Stelor Productions, v. Silvers

Filing 34

VERIFIED MEMORANDUM OF LAW by Stelor Productions, in opposition to [19-1] motion to dismiss for lack of subject matter jurisdiction and standing (mh, Deputy Clerk)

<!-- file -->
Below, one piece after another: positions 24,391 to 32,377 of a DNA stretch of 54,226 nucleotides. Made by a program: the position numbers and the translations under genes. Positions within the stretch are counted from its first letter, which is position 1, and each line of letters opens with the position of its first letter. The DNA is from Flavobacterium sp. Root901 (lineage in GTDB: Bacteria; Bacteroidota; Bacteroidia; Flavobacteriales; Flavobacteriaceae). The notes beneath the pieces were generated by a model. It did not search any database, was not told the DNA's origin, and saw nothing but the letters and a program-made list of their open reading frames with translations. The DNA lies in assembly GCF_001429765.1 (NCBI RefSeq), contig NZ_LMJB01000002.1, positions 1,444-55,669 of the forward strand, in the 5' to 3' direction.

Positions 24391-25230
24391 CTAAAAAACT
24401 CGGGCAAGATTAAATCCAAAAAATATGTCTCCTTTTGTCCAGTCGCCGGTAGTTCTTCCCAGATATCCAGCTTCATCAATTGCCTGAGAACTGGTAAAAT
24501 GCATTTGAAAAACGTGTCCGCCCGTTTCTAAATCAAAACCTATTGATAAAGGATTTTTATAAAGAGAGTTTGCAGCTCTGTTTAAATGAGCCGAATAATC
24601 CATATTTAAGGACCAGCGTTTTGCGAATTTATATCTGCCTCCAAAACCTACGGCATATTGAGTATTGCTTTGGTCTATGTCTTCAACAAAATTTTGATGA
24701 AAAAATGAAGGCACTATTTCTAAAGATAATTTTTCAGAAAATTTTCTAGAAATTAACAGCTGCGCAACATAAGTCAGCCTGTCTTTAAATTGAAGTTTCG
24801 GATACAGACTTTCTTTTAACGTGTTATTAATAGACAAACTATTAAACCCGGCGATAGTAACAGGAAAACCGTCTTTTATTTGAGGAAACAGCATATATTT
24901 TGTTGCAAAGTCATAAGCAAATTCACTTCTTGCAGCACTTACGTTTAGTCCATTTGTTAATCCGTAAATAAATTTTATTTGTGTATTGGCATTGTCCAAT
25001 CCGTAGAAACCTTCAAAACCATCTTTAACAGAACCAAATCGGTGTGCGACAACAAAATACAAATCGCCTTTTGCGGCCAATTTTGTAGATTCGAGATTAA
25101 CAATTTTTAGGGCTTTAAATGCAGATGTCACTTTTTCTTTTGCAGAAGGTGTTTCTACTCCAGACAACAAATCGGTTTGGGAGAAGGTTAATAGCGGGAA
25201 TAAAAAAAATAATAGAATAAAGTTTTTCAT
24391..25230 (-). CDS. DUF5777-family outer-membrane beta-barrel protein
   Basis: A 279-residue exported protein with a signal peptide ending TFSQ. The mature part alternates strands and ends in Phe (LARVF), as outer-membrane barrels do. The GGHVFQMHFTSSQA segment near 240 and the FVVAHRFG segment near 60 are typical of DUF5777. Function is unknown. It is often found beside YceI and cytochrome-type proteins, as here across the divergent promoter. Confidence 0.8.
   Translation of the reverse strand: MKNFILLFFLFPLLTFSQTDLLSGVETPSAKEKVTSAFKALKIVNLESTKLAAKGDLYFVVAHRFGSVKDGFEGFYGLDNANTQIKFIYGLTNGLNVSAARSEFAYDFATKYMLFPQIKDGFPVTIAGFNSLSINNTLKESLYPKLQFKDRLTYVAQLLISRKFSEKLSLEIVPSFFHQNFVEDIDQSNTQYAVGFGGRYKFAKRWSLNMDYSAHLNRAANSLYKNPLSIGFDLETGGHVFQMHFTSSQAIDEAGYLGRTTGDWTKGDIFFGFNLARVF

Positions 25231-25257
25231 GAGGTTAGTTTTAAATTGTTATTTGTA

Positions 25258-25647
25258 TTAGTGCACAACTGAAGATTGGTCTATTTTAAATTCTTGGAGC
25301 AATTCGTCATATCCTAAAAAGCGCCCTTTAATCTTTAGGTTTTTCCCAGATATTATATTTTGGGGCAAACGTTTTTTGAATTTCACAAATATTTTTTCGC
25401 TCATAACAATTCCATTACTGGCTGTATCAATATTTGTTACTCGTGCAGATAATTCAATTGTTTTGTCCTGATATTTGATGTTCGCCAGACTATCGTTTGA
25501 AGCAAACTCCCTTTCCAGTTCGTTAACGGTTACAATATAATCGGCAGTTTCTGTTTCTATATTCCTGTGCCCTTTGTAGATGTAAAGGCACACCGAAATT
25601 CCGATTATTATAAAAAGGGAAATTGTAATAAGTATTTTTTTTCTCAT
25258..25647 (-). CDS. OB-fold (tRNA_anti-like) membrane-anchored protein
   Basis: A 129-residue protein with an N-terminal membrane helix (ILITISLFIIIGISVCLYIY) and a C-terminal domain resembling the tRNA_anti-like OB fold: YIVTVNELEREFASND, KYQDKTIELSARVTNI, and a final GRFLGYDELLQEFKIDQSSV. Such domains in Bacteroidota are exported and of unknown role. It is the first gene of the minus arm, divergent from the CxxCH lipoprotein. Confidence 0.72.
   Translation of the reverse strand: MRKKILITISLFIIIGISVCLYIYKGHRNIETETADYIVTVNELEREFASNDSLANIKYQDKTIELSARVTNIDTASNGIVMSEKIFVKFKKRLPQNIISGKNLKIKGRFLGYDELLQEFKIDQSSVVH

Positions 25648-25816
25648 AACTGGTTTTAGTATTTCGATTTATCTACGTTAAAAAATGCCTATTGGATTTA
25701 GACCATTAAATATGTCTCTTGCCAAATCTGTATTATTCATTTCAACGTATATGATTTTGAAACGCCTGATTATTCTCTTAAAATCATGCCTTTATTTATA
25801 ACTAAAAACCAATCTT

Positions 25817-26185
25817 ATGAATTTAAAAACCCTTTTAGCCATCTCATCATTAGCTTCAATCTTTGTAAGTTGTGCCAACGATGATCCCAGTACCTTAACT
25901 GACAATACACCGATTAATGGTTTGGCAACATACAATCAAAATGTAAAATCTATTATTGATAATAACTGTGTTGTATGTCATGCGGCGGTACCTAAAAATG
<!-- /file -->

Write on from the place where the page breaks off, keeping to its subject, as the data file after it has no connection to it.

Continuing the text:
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Stelor Productions, v. Silvers Doc. 34 Case 9:05-cv-80393-DTKH Document 34 Entered on FLSD Docket 06/14/2005 Page 1 of 7 Jun 13 2005 UNITED STATES DISTRICT COURT FOR THE SOUTHERN DISTRICT OF FLORIDA CASE NO. 05-80393 CIV HURLEY/HOPKINS STELOR PRODUCTIONS, L.L.C., a Delaware limited liability company, f/k/a STELOR PRODUCTIONS, INC., Plaintiff, vs. STEVEN A. SILVERS, a Florida resident, Defendant. ________________________________________/ PLAINTIFF'S VERIFIED MEMORANDUM OF LAW IN OPPOSITION TO DEFENDANT'S MOTION TO DISMISS Plaintiff Stelor Productions, LLC hereby opposes on the following grounds Defendant Steven A. Silvers' ("Silvers") motion to dismiss ("Motion") (DE19): INTRODUCTION Silvers moves to dismiss, arguing (1) that Stelor cannot satisfy the $75,000 amount in controversy requirement, (2) that diversity of citizenship has not properly been alleged, and (3) that Stelor lacks standing because it assigned its rights under the applicable License Agreement by changing from a corporation to a limited liability company. These arguments are entirely without merit. First, Silvers ignores the standard for determining the amount in controversy in an action seeking injunctive relief. Under that standard, based on the value to the plaintiff of the requested injunction, the amount in controversy requirement is clearly satisfied. Second, diversity of citizenship properly exists. As set forth in the declaration of Steven Esrig (DE16), filed in connection with Stelor's motion for preliminary injunction, and the supplemental listing attached as Exhibit "A" hereto, none of the limited partners of Stelor resides in Florida. Third, 1 of 7 Dockets.Ju3t4/mm s ia.co h Case 9:05-cv-80393-DTKH Document 34 Entered on FLSD Docket 06/14/2005 Page 2 of 7 Silvers himself expressly consented in a written agreement to Stelor's change to a limited liability company. Accordingly, Silvers' Motion should be denied. ARGUMENT A. Stelor Satisfies The Amount In Controversy Requirement. Without citing a single case, Silvers argues that Stelor cannot satisfy the amount in controversy requirement as a matter of law, based on a limitation of liability provision in the License Agreement. The amount in controversy requirement in actions for injunctive relief, however, is evaluated based on the value of the benefit flowing to the plaintiff from the requested injunction. See Morrison v. Allstate Indemnity Co., 228 F.3d 1255, 1268 (11th Cir. 2000); Occidental Chem. Corp. v. Bullard, 995 F.2d 1046, 1047-48 (11th Cir. 1993). "In other words, the value of the requested injunctive relief is the monetary value of the benefit that would flow to the plaintiff if the injunction were granted." Morrison, 228 F.3d at 1268. That is a liberal standard, moreover, to be measured from the Plaintiff's perspective. Id. Based on the allegations in the Complaint (DE1), that standard is clearly satisfied here. The benefits flowing to Stelor from the injunction the termination of Silvers' interference, the continuation of the License Agreement, and the development of Stelor's business will substantially exceed $75,000. Cmpl. 4, 23-24, 32. Indeed, as the Magistrate clearly recognized in his June 3, 2005 Report and Recommendation (DE25) at 32, the injunction is required to prevent the immeasurable damage that would otherwise occur to Stelor, as alleged, Cmpl. 4, 23-24, 32. Silvers entirely ignores that standard, however, instead analyzing the case as if it were exclusively an action for damages. For this reason, Silvers' Motion is simply unfounded if not disingenuous and should be denied. In addition, the amount-in-controversy requirement would still be satisfied even if this were solely an action for damages. Assuming arguendo that the limitation of liability provision 2 2 of 7 Case 9:05-cv-80393-DTKH Document 34 Entered on FLSD Docket 06/14/2005 Page 3 of 7 cited by Silvers is enforceable which, as set forth below, it is not Stelor may still recover damages equal to the amounts paid to Silvers for the prior year. And, what amounts were paid is a factual issue not appropriate for resolution on a motion to dismiss. See D.L. Day v. Taylor, 400 F.3d 1272, 1275-76 (11th Cir. 2005) (affidavits cannot properly be considered on motion to dismiss, unless the motion is converted into a motion for summary judgment with notice to plaintiff and an opportunity for plaintiff to submit affidavits and engage in discovery). To the extent Silvers improperly relies on a previously-filed declaration (DE11) to try and resolve this factual issue, Stelor disputes his position. The payments to Silvers over the past year actually exceed $75,000.00.1 Also, since the Settlement Agreement (previously entered into by the parties and filed under seal along with the Complaint (DE4)) provides for prevailing party attorneys' fees and costs, see 17, those amounts should be considered for purposes of the amount in controversy requirement. See Federated Mutual Ins. Co. v. McKinnon Motors, LLC, 329 F. 3d 805, 808 n.4 (11th Cir 2003). At the present rate, the recoverable fees and costs themselves are likely to exceed the jurisdictional threshold. Finally, Silvers is barred from enforcing the limitation of liability provision anyway: his misconduct entirely frustrated the provision's purpose. See Fla. Stat. 672.719 (provision unenforceable "where circumstances cause an exclusive or limited remedy to fail of its essential purpose"); Typographical Serv., Inc. v. Itek Corp., 721 F.2d 1317, 1320 (11th Cir. 1983). B. Diversity Of Citizenship Also Exists. Silvers' suggestion that jurisdiction over this matter may be improper is also without merit. Diversity exists, as no owner of any membership interest in Stelor resides in Florida. Stelor has already confirmed that as a matter of record in the previously filed Declaration of Mr. Esrig, Stelor's CEO, has verified the accuracy of this statement and of Stelor's other factual contentions in this Memorandum. 3 3 of 7 1 Case 9:05-cv-80393-DTKH Document 34 Entered on FLSD Docket 06/14/2005 Page 4 of 7 Steven Esrig (DE16), 28(a). In addition, Stelor attaches as Exhibit "A" hereto a listing (verified by Steven Esrig) of the citizenship of each of its members, which satisfies the requirement of Rolling Greens MHP, LP. V. Comcast SCH Holdings L.L.C., 374 F.3d 1020, 1022 (11th Cir. 2004), that "a party must list the citizenship of all the members of the limited liability company." Id.2 To the extent Silvers contends that Stelor must also specifically allege "the identity of each member", the Rolling Greens decision does not require that, and Silvers has no right to know the identity of the members of this private company. C. Silvers Expressly Consented To Stelor's Change To An LLC. Silvers' argument that Stelor having changed to a limited liability company lacks standing to pursue this action is preposterous. Silvers himself acknowledged and consented to that change in the Settlement Agreement. See 9. Silvers simply ignores the Settlement Agreement's express provision, titled "LLC Acknowledgement", which provides as follows: "[t]he Parties acknowledge that Stelor Inc., a Delaware "C" Corporation, is in the process of converting to a Delaware LLC. Any options granted to Silvers from the Stelor, Inc. "C" Corporation will be converted to a like amount of unit interests under the LLC." In fact, one of the defaults alleged by Silvers in his April 27, 2005 letter purporting to terminate the License Agreement was that Stelor failed to provide him the LLC interests. Cmpl. Ex. C. Silvers thereby assumed and admitted that the conversion was valid, and is thus precluded from contending otherwise now. In addition, the License Agreement specifically contemplates such assignments, providing that the Agreement "shall be binding upon, and shall inure to the benefit of the parties In analyzing a jurisdictional challenge, the district court may consider extrinsic evidence such as Mr. Esrig's declaration and his verifications of the Complaint and of the facts in this memorandum. See Morrison v. Amway Corp., 323 F.3d 920, 925 & n. 5 (11th Cir. 2003). 4 4 of 7 2 Case 9:05-cv-80393-DTKH Document 34 Entered on FLSD Docket 06/14/2005 Page 5 of 7 hereto, their heirs, administrators, successors and assigns." Cmpl. Ex. A, XVII. The Agreement further provides that Stelor has the express right to make such an assignment, "in connection with a transfer of substantially all of [its] assets." Id. XXI. Analyzing this provision, the Magistrate held in his June 3, 2005 Report and Recommendation (DE25) as follows: "It is clear this provision contemplates a change in corporate structure such as occurred in the transition from Stelor Productions, Inc. to Stelor Production, LLC, and requires no consent on the part of the Defendant to assign the License Agreement." Report at 9. Under these circumstances, as the Magistrate properly held, Silvers' attempt to claim that Stelor has somehow improperly assigned its rights to another entity is entirely unfounded. That Silvers would continue to make this argument, moreover, highlights his utter disregard or misapprehension of the explicit terms of the Agreements. CONCLUSION For the foregoing reasons, Silvers' Motion is entirely without merit and should be denied. BURLINGTON, WEIL, SCHWIEP, KAPLAN & BLONSKY, P.A. Attorneys for Plaintiff Office in the Grove, Penthouse A 2699 South Bayshore Drive Miami, Florida 33133 Tel: 305-858-2900 Fax: 305-858-5261 By: /s/ Kevin C. Kaplan Kevin C. Kaplan, Esq. Florida Bar No. 933848 David J. Zack, Esq. Florida Bar No. 641685 5 5 of 7 Case 9:05-cv-80393-DTKH Document 34 Entered on FLSD Docket 06/14/2005 Page 6 of 7 6 of 7 Case 9:05-cv-80393-DTKH Document 34 Entered on FLSD Docket 06/14/2005 Page 7 of 7 STELOR PRODUCTIONS, LLC MEMBERS' CITIZENSHIPS City, State/Country Baden-Baden, Germany Bottminger, Switzerland Warren, PA Montville, NJ Christ Church, Barbados Bridgetown, Barbados Chevy Chase, MD Darnestown, MD Rockville, MD Gaithersburg, MD Burke, VA Chicago, IL Gaithersburg, MD Toronto, Ontario, Canada Toronto, Ontario, Canada Gig Harbor, WA Los Angeles, CA Laytonsville, MD Red Deer, Alberta, Canada Montville, NJ Rockville, MD Toronto, Ontario, Canada Solana Beach, CA Brookeville, MD Potomac, MD San Francisco, CA Highland Park, IL Queensway, Gibraltar Houston, TX Lake Forest, IL Owings Mills, MD Gaithersburg, MD Richmond, VA Exhibit "A" 7 of 7